speed practice

Practicing Away from Your Instrument

Some of my students have come into their lesson this week, saying "Sorry, I didn't have much time to practice. I was really busy." Well, that just sums up everyone's life these days, doesn't it? There are several ways that you can practice music when you are busy. I've already touched upon speed practicing

Another thing you can do while you are in transit or while you are working on your schoolwork is to listen to recordings of either you playing your pieces and/or someone else performing them. I was working full-time in an office while I was preparing for my ARCT in Piano Performance from the Royal Conservatory of Music. Practice time, while working all day and living in an apartment was quite limited. 

During the day, I popped in CD's of of piano repertoire into my computer and plugged in my earphones. Even though I was busy writing articles or sending out correspondence, some part of my brain was listening to my pieces and dissecting them. I would also listen to them on my commute home. 

Sometimes, I employ this technique now with my Japanese language studies. I'll listen to our class recordings while completing my studio paperwork. Or, I'll listen to recordings of my students' pieces to refresh my memory before heading into lessons. Another thing I did frequently was scorestudy, that is, to study the musical score. At lunchtime, I would I would sneak off to a quiet corner for five to ten minutes after eating to frantically tap out the complex rhythms in my pieces. The third idea is courtesy of one of my students and applies for to music theory and ear training. It took her a long time to memorize her Circle of Fifths. I was impressed when she told me that she set the Circle of Fifths as her iPod wallpaper. "I had to look at it each time I unlocked it," she told me. As far as ear training and music vocabulary go, there's an app for that!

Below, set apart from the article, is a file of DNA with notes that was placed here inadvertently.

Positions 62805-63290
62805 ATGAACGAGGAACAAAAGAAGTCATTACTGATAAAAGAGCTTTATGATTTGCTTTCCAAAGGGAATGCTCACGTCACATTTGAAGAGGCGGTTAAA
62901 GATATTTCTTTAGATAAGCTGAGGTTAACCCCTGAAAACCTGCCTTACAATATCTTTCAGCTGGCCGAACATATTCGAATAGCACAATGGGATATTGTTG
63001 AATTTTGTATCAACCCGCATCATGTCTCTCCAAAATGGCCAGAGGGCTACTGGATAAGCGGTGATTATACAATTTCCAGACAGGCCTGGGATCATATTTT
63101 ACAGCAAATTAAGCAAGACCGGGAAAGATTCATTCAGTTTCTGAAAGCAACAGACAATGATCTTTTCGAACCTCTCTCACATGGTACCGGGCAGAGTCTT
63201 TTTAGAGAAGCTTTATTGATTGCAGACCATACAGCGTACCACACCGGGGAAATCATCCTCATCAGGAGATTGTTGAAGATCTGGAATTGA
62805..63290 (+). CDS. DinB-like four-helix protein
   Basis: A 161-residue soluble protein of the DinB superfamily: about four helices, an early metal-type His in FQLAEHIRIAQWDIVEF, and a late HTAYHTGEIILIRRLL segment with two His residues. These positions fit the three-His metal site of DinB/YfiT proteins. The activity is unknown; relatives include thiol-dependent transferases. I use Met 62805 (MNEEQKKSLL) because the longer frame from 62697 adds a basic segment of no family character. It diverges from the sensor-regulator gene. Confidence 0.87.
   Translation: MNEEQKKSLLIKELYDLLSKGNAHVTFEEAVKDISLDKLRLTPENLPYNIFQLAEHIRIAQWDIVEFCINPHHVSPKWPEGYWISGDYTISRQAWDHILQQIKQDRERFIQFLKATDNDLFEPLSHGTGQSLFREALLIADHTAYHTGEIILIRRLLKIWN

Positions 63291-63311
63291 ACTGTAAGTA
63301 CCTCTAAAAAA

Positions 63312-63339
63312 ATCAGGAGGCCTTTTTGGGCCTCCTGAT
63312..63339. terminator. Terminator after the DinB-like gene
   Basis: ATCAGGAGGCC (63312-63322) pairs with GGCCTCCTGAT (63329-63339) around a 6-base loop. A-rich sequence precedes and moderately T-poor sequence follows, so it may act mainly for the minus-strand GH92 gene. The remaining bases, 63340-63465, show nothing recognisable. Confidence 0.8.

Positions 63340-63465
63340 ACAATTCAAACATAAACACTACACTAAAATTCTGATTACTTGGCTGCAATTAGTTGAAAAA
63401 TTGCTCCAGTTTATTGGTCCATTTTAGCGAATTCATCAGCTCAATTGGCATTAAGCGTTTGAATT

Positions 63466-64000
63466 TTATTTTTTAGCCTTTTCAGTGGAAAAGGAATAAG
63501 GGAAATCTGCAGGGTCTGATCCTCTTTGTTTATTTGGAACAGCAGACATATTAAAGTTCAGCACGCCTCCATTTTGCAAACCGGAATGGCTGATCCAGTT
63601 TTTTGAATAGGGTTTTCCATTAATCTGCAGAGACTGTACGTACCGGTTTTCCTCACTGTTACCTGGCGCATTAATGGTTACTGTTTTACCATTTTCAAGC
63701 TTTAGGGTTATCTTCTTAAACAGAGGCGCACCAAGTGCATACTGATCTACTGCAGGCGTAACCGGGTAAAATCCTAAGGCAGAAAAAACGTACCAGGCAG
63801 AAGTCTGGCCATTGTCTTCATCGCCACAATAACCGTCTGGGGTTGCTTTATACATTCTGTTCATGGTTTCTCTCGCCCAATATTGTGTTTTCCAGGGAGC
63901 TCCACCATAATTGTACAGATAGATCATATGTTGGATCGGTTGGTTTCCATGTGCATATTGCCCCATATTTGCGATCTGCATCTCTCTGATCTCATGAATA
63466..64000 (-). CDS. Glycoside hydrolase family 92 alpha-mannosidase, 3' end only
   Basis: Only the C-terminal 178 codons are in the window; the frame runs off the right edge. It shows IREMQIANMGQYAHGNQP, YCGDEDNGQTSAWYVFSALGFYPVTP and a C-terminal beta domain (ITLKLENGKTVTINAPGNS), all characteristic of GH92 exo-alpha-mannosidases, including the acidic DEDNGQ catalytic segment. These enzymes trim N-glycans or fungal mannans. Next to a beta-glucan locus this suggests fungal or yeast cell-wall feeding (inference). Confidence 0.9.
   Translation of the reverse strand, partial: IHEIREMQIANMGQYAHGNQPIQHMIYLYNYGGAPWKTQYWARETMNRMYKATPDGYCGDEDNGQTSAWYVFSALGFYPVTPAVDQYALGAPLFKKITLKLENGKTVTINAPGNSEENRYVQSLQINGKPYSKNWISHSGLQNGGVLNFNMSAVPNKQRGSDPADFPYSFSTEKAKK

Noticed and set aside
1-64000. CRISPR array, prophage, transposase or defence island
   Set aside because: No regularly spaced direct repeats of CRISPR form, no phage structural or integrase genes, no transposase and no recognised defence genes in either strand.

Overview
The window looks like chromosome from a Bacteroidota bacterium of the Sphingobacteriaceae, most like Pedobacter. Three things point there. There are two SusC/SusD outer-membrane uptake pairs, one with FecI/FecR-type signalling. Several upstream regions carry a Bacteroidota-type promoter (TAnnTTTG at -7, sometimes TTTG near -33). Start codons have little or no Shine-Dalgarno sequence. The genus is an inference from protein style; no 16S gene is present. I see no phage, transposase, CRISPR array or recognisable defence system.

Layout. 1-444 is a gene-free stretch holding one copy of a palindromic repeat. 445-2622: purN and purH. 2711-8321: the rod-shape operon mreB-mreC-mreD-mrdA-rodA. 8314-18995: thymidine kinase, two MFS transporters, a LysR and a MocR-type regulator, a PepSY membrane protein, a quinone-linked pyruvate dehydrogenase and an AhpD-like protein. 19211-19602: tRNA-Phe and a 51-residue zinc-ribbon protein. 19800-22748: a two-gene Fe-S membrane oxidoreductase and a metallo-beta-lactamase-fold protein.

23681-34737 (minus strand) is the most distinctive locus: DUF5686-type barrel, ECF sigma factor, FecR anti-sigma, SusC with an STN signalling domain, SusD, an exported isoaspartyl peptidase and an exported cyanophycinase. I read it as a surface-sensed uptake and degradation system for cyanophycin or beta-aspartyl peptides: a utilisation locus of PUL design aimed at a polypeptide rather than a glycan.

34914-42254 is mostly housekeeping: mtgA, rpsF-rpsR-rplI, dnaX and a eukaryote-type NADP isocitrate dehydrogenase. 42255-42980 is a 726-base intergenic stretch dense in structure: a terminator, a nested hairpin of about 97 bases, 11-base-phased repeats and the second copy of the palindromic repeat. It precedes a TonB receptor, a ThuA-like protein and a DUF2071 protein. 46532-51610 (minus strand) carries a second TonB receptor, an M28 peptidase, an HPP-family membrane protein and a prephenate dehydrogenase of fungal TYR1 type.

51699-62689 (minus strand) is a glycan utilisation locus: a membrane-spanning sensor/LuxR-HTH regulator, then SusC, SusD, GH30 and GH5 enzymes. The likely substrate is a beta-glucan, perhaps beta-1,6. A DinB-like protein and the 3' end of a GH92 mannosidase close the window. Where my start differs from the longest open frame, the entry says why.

Practice Tip: Don't Bite of More than You can Chew

This week, I have the immense honour of playing on the Steinway CD 503 grand that legendary pianist Vladmir Horowitz played on. I just found out this morning that there were still openings, so I snagged some practice time. That gives me less than 24 hours to throw something together that would be worthy to play on such an instrument. That brings me to my point: don't bite off more than you can chew. I've dusted off Mozart's Sonata in C, K. 545 from last year. I just have to focus on trouble spots as the rest is holding together fine.

I am torn. I'd like to play Chopin on it. I may still. Debussy is on the short list as it doesn't take me long to get any of my ol' Debussy preludes under my fingers. We'll see if I can resurrect a Chopin Nocturne. No guarantees.

And in honour of VC3.0's big weekend coming up, I should toss in a bit of Eric Whitacre's Seal Lullaby. The moral of the story is: when you don't have a lot of time, stick to what is actually do-able in the time you have to prepare. I leave you with a performance by Vladmir Horowitz: